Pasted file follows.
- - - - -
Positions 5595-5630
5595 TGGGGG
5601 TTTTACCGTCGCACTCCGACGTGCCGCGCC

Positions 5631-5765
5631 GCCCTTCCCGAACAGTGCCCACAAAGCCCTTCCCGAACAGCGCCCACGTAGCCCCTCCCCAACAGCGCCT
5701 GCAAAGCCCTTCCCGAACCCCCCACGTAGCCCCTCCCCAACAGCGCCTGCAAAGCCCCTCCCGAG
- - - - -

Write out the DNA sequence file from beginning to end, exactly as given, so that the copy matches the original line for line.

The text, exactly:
Positions 5595-5630
5595 TGGGGG
5601 TTTTACCGTCGCACTCCGACGTGCCGCGCC

Positions 5631-5765
5631 GCCCTTCCCGAACAGTGCCCACAAAGCCCTTCCCGAACAGCGCCCACGTAGCCCCTCCCCAACAGCGCCT
5701 GCAAAGCCCTTCCCGAACCCCCCACGTAGCCCCTCCCCAACAGCGCCTGCAAAGCCCCTCCCGAG